Small Group Tools
Contemporary Comments 2016
Texts: 1 Peter 5:1-10; Acts 6:1-6; Jeremiah 10:21; Matthew 20:24-28; Proverbs 3:34; Revelation 12:7-9
May 13, 2017
Sir Michael Atiyah got a chuckle last Thursday when he told Prince Philip, the Duke of Edinburgh, “I'm sorry to hear you’re standing down.” The Duke replied, “Well I can’t stand up much longer.” Buckingham Palace announced the Prince’s retirement at a top-secret emergency meeting on May 4. Prince Philip's well-earned retirement comes after decades of dedicated service to Britain and Her Majesty. Philip is Patron, President, or a member of over 780 organizations. In typical style, the Duke and the Queen were back at work an hour after the announcement.
This marks the end of an extraordinary lifetime service to the country. Philip has carried out more than 22,000 solo engagements, given more than 5,000 speeches, and assumed thousands of others behind the scenes duties since 1947. At 95, Philip puts the younger generation to shame. He undertook 219 official engagements last year, more than Prince William, the Duchess of Cambridge and Prince Harry put together.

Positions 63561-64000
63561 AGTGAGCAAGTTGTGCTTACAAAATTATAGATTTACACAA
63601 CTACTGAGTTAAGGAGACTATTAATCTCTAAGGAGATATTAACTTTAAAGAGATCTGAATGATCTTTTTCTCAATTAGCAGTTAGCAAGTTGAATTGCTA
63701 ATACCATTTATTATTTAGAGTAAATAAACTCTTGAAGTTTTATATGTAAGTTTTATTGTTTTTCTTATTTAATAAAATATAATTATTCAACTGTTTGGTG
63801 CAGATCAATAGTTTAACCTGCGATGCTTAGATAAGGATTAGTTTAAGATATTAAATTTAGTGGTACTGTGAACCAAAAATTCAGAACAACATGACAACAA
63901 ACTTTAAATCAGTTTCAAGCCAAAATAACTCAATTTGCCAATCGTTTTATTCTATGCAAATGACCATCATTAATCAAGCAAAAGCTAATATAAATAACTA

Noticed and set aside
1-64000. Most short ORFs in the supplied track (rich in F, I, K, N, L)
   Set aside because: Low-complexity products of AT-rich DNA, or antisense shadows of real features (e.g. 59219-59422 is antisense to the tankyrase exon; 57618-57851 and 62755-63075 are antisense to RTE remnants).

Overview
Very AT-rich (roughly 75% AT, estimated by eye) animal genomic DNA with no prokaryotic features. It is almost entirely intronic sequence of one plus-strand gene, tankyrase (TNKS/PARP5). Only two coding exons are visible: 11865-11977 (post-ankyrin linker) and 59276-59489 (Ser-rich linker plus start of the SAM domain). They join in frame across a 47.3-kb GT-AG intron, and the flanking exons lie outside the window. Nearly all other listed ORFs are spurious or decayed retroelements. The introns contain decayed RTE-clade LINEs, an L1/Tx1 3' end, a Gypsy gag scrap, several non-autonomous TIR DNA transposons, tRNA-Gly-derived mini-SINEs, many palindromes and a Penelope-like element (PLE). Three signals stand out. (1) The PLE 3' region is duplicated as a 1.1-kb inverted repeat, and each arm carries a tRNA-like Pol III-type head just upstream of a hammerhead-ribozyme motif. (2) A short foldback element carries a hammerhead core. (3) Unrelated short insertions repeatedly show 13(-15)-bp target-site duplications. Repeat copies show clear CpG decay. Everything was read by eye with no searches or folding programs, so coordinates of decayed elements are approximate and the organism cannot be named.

Prime Minister Theresa May said, “His patronage of hundreds of charities, his contribution to our United Kingdom, the Commonwealth and the wider world will be of huge benefit to us all for years to come.” Labour leader Jeremy Corbyn praised him, saying, “His Duke of Edinburgh's Award has inspired young people for more than 60 years in over 140 nations.” Scotland's First Minister Nicola Sturgeon said Philip “has dedicated his life to public service, and his charity work has benefited millions of young people across Scotland. He gave over 50 years of service to Edinburgh University during his time as Chancellor there. He has always served with enthusiasm and a healthy sense of humor.”
Philip gave up his military career to support his wife and devote himself to royal service. A symbol of continuity within the monarchy and public life, the Duke is the person the Queen relies on above all others. His private secretary Michael Parker revealed: “He told me that his job, first, second and last was never to let her down.” 
Servant leadership, the topic of this week’s lesson, is not only a fine ideal—it’s also the most effective leadership style. The lesson begins by discussing the need for effective leadership in the church. Peter likens a successful leader to a shepherd who devotes everything to caring and providing for the flock. Good leaders are living examples of true Christianity, humbly serving and willingly devoting all to those who submit to their leadership. These are leaders people follow.
Peter also reveals some characteristics of bad leaders: they serve under compulsion, they are greedy for money, they lord their position over those under their leadership, and they’re proud of their position. Their ultimate fate is simple and terrifying: God opposes them (1 Peter 5:5). Good leaders live to serve first, second, and last—just like our True Leader, Jesus, who leads us through this life.